BPF hits back at BBC’s War on Plastic

BBC war on plastic

The British Plastics Federation (BPF) has hit back at the BBC’s War on Plastic programme, claiming that it lacks balance and fails to address a “complex situation”.

The programme, presented by Hugh Fearnley-Whittingstall and Anita Rani, looks into the amount of plastic that is produced and claims that “every minute, the equivalent of a truck full of plastic is emptied into the world’s oceans”.

But in a statement, the BPF argued that the programme did not set out why plastic was used in the first place for packaging. It added that the “enemy is not plastic, the enemy is plastic waste”.

The BPF said: “The raw materials for glass and metals need to be mined and trees need to be grown to produce paper bags and paperboard. All this requires land, energy and water. Plastic is resource efficient, meaning packaging designs are able to use a very small amount of material. It also performs well when materials are compared using lifecycle analysis, which compares a range of environmental factors, including energy and water use. One study found that a world without plastic packaging would result in 2.7 times more greenhouse gas emissions.”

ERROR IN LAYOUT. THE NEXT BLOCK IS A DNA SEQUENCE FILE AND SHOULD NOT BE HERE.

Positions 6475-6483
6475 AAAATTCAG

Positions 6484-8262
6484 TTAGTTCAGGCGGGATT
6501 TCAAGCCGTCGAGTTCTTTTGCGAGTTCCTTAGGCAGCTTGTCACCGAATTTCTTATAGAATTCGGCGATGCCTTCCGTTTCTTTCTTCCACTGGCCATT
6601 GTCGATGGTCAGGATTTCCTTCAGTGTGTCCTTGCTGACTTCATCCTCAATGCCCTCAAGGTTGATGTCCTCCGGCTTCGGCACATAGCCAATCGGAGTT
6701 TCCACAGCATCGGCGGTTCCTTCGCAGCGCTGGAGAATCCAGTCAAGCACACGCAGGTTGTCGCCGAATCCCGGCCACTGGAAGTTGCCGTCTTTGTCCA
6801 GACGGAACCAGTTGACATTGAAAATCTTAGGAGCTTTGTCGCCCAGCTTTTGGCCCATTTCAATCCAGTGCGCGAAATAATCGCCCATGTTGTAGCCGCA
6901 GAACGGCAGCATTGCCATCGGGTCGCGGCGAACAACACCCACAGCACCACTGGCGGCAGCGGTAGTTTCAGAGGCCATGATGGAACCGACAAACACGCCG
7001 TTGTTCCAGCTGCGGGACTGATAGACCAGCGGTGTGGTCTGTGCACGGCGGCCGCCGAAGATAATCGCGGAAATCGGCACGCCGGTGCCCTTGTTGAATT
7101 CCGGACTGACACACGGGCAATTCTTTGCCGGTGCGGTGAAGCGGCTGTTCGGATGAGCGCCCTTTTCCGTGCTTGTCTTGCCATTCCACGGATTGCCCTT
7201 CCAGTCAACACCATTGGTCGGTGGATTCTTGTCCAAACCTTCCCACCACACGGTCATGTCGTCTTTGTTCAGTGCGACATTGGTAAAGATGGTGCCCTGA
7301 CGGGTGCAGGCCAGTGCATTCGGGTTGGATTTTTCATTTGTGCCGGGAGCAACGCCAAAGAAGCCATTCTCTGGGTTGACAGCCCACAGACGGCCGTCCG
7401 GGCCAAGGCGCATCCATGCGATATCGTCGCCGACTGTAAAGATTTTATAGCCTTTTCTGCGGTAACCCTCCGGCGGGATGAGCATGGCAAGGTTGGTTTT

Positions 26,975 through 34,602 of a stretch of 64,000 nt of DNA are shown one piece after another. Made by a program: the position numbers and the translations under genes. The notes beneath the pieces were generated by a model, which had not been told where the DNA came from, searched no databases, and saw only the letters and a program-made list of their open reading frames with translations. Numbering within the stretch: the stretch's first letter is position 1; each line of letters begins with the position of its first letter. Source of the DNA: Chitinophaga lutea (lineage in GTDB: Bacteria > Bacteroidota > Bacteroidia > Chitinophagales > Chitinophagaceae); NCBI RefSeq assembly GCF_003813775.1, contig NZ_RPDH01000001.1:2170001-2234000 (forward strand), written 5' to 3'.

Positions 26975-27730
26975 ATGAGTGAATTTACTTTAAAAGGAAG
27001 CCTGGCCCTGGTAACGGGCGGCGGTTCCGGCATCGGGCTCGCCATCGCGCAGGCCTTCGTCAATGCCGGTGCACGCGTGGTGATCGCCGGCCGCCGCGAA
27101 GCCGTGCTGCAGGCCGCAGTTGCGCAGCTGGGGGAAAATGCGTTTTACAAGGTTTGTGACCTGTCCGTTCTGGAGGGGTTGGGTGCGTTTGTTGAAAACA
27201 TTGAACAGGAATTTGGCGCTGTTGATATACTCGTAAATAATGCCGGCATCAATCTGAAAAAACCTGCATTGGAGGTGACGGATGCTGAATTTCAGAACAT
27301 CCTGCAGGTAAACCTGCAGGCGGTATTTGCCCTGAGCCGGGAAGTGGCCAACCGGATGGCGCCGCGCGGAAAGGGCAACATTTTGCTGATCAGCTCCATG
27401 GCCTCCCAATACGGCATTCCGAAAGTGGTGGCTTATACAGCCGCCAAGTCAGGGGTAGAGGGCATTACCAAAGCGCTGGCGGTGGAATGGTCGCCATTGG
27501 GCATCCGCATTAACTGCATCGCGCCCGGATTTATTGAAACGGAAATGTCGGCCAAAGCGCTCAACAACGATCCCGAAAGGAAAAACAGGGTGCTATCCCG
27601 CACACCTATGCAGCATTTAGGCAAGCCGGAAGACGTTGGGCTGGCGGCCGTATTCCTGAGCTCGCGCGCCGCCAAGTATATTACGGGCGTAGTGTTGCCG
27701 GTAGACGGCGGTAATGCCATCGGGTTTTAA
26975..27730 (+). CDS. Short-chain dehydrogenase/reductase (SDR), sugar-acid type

The industry body said that the plastic lining used in sandwich cartons is necessary as a moisture barrier to keep food hygienic and avoid food waste.

The BPF added: “The programme suggested that there had been an increase in the use of single-use plastic packaging but in the past two years the actual tonnage per capita of plastic packaging placed on the market has fallen by 4%. A forecast done by the industry, key stakeholders and compliance companies expects per person use for all plastic packaging to fall further in 2020, possibly falling as much as 9% in comparison to 2019. This reflects a complex picture, where consumer behaviour is changing and numerous industries have experienced a significant fall in demand for their services and products.”